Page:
So if you want to nail someone for being "terrorist" according to the State Department definition, you could start with the State Department itself, both for its own record and for its support of governments that "perpetrate premeditated, politically motivated violence against noncombatant targets."
But what about the accusation that Maoist people's wars are "bloody insurgencies," that have "killed thousands of innocent people"?
The Human Rights Watch estimate that 30,000 civilians have died in the two decades of people's war in Peru is routinely reported as "the insurgency has cost the lives of 30,000 people," implying that the insurgents have killed everyone. But even HRW, which is no friend of the Communist Party of Peru, says that 90% of those people were killed by the government .
In Nepal, human rights groups report that over 8,000 people have died since the Maoist insurgency began in 1996. But here too, the overwhelming majority have been killed by government forces--even though news reports continue to imply that the Maoist guerrillas are responsible for all these casualties.
In both Peru and Nepal, almost all of those killed by the government were murdered in "sweeps" through peasant villages when no battle was going on. This is generally how governments suppress popular insurgencies--by terrorizing and suppressing the people who support the revolution. Sometimes this is done by putting villagers in concentration camps, thereby denying guerrilla fighters intelligence, food and recruits. More often this is done through assassinations, massacres and disappearances.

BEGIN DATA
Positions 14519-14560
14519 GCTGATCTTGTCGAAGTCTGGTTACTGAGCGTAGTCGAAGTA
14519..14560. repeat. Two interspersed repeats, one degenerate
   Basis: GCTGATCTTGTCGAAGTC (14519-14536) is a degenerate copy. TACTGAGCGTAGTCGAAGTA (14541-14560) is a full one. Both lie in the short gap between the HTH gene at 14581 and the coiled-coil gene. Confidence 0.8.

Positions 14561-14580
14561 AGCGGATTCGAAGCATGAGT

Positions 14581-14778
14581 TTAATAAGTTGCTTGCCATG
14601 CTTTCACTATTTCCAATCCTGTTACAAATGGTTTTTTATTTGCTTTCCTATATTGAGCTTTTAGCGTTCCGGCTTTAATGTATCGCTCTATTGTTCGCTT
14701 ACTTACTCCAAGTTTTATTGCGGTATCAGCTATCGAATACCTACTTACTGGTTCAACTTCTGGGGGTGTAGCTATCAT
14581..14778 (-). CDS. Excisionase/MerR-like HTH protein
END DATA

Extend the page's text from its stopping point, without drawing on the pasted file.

In contrast, the people's wars rely on the politically conscious support and mobilization of the masses of people. As part of winning this support, and flowing from their aim of a just social order, the targets of their fire are the armed enforcers of the established reactionary order--the police, the army, the paramilitary death squads and local goons--and the representatives of the state. In Nepal, the Maoists and government both report that the People's Liberation Army has established control in most of the rural areas which make up 90% of the country. There is no way this could have happened without the Maoists having widespread support among masses--a fact the government and mainstream press constantly admit and bemoan.